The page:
When business owners run into a potential legal issue, too often, they call an attorney, get an answer and move on. But developing a closer, long-term relationship with outside counsel can put a client in a stronger position when the need for services arises, says Michael P. Wippler, recently appointed managing member for Dykema Gossett LLP’s Los Angeles office.
“Too often, businesses and individuals view lawyers like the dentist — they wait until their tooth hurts before they seek advice,” says Wippler. “There’s a complacency. Nine times out of 10, you’re not going to have a problem, but there is that one time when getting early advice can prevent you from making a really big mistake.”
Smart Business spoke with Wippler about what to look for in outside counsel to ensure you receive high-quality service at a fair price.
How can you find the right attorney to meet your needs?
Referrals are the best way to find the right person for your needs. Who do you know and respect in business that has had success with an attorney they like?
Once you’ve identified potential counsel, start asking questions. First, make sure they have the experience and expertise to properly handle your matter. If someone is a jack-of-all-trades, you have to wonder about his or her expertise for your specific area.
Then, ask the lawyer about the level of service you can expect. How quickly do they respond to requests and phone calls? In the past, it was OK to respond within 24 hours. But today, if you call or e-mail your attorney, you should receive a response right away. You should never have to call twice.
Ask the lawyer how they will keep you informed of matters pertaining to your case or transaction. Too often, outside counsel will know about an important issue for weeks or months but not notify the client until the last minute.
As part of these conversations, determine if you personally like and trust the attorney. Is the attorney someone you can work with? The relationship between an attorney and client is fundamentally one of trust. Without trust, it’s very difficult to obtain what the client really needs from their attorney.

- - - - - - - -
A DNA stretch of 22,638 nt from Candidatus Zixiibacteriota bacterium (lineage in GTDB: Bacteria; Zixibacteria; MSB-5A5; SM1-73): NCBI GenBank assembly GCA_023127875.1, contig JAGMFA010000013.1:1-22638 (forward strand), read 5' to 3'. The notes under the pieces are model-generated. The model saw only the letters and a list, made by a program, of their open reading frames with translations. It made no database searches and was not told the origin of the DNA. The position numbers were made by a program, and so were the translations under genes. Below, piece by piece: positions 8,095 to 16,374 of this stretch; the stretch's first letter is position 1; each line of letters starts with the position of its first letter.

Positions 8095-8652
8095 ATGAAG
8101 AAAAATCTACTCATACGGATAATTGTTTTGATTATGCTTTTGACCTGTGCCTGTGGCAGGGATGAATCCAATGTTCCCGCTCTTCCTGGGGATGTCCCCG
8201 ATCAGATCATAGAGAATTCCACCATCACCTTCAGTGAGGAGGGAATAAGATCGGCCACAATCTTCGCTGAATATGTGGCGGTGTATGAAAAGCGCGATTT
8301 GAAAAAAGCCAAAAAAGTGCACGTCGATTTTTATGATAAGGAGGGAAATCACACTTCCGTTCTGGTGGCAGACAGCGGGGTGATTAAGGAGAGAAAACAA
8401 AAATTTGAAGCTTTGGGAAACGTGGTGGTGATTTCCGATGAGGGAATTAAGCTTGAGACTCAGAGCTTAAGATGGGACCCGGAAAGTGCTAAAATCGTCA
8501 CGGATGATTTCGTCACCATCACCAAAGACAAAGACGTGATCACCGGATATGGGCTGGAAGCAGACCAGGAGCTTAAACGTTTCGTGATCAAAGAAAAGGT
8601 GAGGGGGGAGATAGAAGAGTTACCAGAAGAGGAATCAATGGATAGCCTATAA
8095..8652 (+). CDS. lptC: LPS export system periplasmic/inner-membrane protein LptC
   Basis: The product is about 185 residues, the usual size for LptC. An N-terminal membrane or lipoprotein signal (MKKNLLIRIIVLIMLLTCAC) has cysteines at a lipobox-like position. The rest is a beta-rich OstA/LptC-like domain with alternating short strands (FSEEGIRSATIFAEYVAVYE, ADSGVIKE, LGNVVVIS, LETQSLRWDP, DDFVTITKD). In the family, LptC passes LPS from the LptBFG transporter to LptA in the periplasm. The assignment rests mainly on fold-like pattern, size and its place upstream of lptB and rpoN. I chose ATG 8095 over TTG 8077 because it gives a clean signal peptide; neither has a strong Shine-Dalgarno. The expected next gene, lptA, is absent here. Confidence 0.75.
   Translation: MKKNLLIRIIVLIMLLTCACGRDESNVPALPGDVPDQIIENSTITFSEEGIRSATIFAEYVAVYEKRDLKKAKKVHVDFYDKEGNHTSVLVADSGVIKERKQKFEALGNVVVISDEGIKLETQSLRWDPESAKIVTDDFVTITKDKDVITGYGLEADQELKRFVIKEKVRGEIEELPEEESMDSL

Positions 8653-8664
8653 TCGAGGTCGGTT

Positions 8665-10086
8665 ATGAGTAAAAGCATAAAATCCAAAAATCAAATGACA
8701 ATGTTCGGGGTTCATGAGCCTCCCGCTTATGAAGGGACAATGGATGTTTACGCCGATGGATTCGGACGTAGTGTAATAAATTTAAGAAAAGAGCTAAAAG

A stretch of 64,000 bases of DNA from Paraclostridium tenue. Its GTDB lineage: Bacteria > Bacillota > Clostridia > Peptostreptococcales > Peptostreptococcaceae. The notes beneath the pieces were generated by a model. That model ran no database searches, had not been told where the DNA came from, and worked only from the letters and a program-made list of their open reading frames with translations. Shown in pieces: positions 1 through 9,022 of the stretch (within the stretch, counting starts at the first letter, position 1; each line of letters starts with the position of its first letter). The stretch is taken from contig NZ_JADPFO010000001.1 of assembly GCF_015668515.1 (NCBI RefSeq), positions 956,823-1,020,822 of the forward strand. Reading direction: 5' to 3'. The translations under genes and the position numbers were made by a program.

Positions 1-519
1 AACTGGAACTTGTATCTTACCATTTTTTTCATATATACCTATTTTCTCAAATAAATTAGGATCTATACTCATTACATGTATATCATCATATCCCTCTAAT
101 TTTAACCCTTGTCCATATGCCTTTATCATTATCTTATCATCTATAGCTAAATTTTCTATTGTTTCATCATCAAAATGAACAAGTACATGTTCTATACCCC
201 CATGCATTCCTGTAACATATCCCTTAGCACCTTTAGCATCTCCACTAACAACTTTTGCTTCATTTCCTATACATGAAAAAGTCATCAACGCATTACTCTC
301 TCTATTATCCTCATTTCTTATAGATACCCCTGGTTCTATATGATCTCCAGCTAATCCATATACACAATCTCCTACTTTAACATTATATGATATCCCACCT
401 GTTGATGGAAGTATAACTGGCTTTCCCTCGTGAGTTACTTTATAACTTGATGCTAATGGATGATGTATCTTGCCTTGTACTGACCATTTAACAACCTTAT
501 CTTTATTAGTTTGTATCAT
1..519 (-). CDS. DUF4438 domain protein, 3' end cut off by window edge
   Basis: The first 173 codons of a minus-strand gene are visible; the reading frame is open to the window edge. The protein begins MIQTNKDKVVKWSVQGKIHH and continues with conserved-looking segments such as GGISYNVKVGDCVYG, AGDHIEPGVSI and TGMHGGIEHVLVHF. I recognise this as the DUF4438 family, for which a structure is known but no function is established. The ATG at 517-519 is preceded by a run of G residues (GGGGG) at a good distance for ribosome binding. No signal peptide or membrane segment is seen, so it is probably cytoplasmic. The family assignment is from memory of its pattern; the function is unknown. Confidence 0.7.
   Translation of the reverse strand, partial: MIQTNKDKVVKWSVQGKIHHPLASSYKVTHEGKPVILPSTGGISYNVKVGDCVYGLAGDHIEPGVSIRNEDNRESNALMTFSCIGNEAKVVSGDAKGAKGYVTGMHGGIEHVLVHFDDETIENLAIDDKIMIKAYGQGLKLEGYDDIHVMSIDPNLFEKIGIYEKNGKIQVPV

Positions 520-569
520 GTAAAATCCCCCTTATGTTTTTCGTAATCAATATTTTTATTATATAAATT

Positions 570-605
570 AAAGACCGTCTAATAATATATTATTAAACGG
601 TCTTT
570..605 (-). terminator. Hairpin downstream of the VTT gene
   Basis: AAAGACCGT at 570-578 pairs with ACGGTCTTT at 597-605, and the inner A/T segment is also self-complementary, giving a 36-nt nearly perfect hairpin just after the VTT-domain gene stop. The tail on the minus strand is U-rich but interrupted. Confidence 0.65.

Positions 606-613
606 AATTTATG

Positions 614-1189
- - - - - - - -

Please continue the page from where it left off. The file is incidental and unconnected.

How can a client get a good price and create predictability in billing?
You should expect quality legal services at a fair price.
Ask what the rates are, what the billing procedures are and what you can expect to pay for a given matter. A client should never be surprised by the bill.
Ask what the attorney can do to give you certainty and some control over expenses. Today’s consumers of legal services can be more aggressive and ask for pricing models beyond the typical hourly rate. Asking for — and getting — pricing models such as flat fees, blended rates and volume discounts can provide increased predictability.
For matters such as a real estate lease or a patent application, an attorney may agree to a flat fee. If you have a mix of timekeepers from a senior partner to a paralegal working on a matter, you can request a blended rate in which you would be charged the same hourly rate for all people working on the matter. And with certain hybrid models, the attorney’s compensation varies depending on whether there is a successful outcome.
Other models include contingencies and partial contingencies. Clients can also request volume discounts and early payment discounts.
Should every business have outside counsel?
In today’s legal environment it is important to have a good lawyer that you can call on short notice. Anyone dealing with employees, contracts, financing and/or products will eventually have legal issues.
Before you have a problem, it’s a good idea to retain a lawyer you can trust. It is typically less expensive to pay for advice and guidance up front than for litigation or some other problem later on.
You may only need an attorney once in a while, but it’s good to know that attorney before you need him or her, and for the attorney to know you and your business.
Every business has issues that are particular and important to it. If the attorney knows what is important to your business, it’s easier for the attorney to give you advice that benefits you. However, this type of knowledge about you and your business can only be learned over time by working together on different matters.
Always consider your potential exposure on the downside. Not everything goes as planned.
Michael P. Wippler is managing member for Dykema Gossett LLP’s Los Angeles office. Reach him at (213) 457-1717 or MWippler@dykema.com.